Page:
Of these nice little boys dress’d all in white:
    From his finger he draws
    His costly turquoise (ring);
    And not thinking at all about little Jackdaw,
    Deposits it straight
    By the side of his plate
    While the nice little boys on his Eminence wait;
    Till, when nobody’s dreaming of any such thing
    That little Jackdaw hops off with the ring!

    There’s a cry and shout,
    And a deuce of a rout,
    And nobody seems to know what they’re about,
    But the monk’s have their pockets all turn’d inside out;
    The friars are kneeling,
    And hunting & feeling
    The carpet, the floor & walls & the ceiling.

    The Cardinal drew
    Off each plum-colour’d shoe,
    And left his Red stockings exposed to the view;
    He peeps and he feels
    In the toes and the heels;
    They turn up the dishes. They turn up
    The plates,
    They turn up the poker & poke out the grates –
    They turn up the rugs,
    They examine the mugs;
    But no! No such thing
    They can’t find The Ring!
    And the Abbot declaired that, when nobody twigg’d it,
    Some rascal or other had popp’in and prigg’d it!
    The Cardinal rose with a dignified look.
    He call’d for his candle, his bell, and his book!
    Holly anger, and pious grief,
    He solemnly cursed that rascally thief!
    He cursed him at board, he cursed him in bed,
    From the sole of his foot to the crown of his head;
    He cursed him in sleeping, that every night
    He should dream of the Devil, & wake in a fright;
    He cursed him in eating, he cursed him in drinking.
    He cursed him in coughin, in sneezing, in winking;
    He cursed him in sitting, in standing in lying;
    He cursed him i walking, in riding, in flying,
    He cursed him in living, he cursed him dying-
    Never was heard such a terrible curse!!
    But what gave rise
    To no little surprise,
    Nobody seem’d one penny the worse!

    The day was gone,
    The night came on,
    The monks & the Friars they search’d till dawn.
    When the Sacristan saw,
    On crumpled claw,
    Come limping a pore ittle lame Jackdaw!
    No longer gay,
    As on yesterday;
    His feathers all seem’d to be turn’d the wrong way;
    His pinions droop’d he could hardly stand,-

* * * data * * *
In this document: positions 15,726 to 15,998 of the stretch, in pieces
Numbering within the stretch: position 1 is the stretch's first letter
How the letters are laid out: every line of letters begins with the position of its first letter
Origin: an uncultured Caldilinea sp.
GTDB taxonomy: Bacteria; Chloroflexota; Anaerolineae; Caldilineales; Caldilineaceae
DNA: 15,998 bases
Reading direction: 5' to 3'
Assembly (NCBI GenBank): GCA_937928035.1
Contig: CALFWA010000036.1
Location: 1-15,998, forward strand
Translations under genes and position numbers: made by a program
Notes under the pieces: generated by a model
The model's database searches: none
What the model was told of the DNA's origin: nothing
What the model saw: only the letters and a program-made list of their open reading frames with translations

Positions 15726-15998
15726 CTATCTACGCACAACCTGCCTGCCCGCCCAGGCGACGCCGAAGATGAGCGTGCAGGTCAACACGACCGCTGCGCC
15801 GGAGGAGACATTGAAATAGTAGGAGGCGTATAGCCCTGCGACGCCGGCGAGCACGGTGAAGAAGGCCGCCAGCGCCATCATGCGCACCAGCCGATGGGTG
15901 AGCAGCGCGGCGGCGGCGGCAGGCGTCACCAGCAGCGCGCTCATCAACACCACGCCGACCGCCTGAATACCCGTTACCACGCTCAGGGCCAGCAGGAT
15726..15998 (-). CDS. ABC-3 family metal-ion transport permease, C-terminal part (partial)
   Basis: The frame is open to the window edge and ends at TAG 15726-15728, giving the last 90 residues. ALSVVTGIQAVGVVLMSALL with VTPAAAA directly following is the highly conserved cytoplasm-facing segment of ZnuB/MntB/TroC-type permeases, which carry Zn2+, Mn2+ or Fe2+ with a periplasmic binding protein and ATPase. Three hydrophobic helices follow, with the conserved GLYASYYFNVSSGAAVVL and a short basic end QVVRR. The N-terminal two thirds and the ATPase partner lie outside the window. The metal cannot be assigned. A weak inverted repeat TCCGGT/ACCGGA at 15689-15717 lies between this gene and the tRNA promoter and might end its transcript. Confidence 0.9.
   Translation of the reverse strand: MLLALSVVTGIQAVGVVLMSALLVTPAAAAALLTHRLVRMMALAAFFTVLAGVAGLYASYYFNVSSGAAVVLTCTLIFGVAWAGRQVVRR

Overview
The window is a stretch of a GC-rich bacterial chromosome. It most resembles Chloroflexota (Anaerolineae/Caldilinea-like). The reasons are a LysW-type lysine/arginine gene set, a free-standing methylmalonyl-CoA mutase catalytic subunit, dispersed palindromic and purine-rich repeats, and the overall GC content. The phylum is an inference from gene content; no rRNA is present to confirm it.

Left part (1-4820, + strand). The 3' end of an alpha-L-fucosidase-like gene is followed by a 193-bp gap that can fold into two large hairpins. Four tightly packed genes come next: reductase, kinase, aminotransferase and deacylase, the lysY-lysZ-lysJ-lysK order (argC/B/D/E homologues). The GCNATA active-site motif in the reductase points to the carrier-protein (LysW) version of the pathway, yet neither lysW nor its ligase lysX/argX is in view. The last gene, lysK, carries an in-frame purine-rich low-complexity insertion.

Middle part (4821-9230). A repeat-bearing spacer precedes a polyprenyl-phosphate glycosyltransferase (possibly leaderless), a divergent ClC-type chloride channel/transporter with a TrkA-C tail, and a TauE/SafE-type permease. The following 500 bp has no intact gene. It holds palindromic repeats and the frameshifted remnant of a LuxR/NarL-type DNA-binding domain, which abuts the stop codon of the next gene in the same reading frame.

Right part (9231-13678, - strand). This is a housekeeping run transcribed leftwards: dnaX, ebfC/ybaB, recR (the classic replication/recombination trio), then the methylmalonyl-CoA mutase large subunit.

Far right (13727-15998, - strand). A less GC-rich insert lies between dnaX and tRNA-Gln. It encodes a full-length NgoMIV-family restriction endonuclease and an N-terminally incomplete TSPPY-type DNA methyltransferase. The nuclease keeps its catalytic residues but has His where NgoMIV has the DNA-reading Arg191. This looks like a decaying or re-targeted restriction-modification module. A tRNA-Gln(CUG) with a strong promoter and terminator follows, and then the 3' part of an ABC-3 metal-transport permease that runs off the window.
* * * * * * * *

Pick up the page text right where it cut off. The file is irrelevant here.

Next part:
His head was as bald as the palm of your hand;
    His evy so dim, So wasted each limb,
    That heedless of grammar, they, all cried, “That’s him!-
    That’s the scamp that has done this scandalous thing!
    That’s the thief that has got my Lord Cardinal’s Ring!”
    The poor little Jackdaw, When the monks he saw,
    Feebly gavevent to the ghost of a caw;
    And turn’d his bald head, as much as to say,
    Pray, be so good as to walk this way!
    Slower and slower
    He limp’d on before,
    Till they came to the back of the belfry door,
    Where the first thing they saw,
    Midst the sticks and the straw,
    Was the Ring in the nest of that little Jackdaw!
    Then the great Lord Cardinal call’d for his book,
    And off that terrible curse he took
    The mute expression
    Served in lieu of confession,
    And being thus coupled with full restitution
    The Jackdaw got planary absolution!
    When those words were heard
    That poor little bird
    Was so changed in a moment, ’twas really absurd,
    He grew sleek, and fat;
    In addition to that,
    A fresh crop of feathers came thick as a mat!
    His tail waggled more
    Even than before;
    But no longer it wagg’d with an impudent air.
    No longer he perch’d on the Cardinal’s chair.
    He hopp’d now about
    With a gait devout;
    At Matins, at Vespers, he never was out;
    And, so far from any more pilfering deeds.
    He always see’d telling the Confessor’s beads.
    If any one lied,-or if anyone swore, –
    Or slumber’d in pray’r-time & happen’d to snore,
    That good Jackdaw
    Would give a great “Caw”.
    As much as to say,”Don’t do so any more!”
    While many remark’d as his manners they saw,
    That they “never had known such a pious Jackdaw!”>
    He long lived the pride
    Of that country side.
    And at last in the odoun of sancity died;
    When as words were to faint
    His merits to paint,
    The Conclave determined to make him a Saint;
    And on newly made Saints & Popes, as you know,
    It’s the custom, at Rome, new names to bestow,
    So they canonized him by the name Jim Crow!

    (Note: Jim Crow has a completely different meaning in England than it does in the United States. Winston Churchill used the term to describe plane spotters who were perched on rooftops during the Second World War. It in no way refers to the racial segregation system in the Southern States of the USA in operation in times past.)

  18. RobertB: Oh! Much better, soul!

    As a matter of fact, in couple of the books, I think one is The Far Side Of The World, the whole BOUNTY event is discussed at length, according to the real history of the thing.

    Try these books!

  19. Ponto says:

    There’s a nice video on Youtube (that I confess I posted) of Patrick Tull doing a reading of the pillory scene from “The Reverse of the Medal” – he was quite splendid:

    By the way, the blonde lady at the left of the screen is Lisa Grossman, co-author of “Lobscouse and Spotted Dog”.

    Finally, a chap I met at a meeting told me the interesting story of how he was introduced to the Aubrey-Maturin novels:

  20. Scott Powell says:

    Dear Fr. Z,

    I shall then have to give this Vance chappy a listen to.

  21. Christabel says:

    Father, I think you should podcast a reading of “The Jackdaw of Rheims”. It would be fun to do and fun to listen to!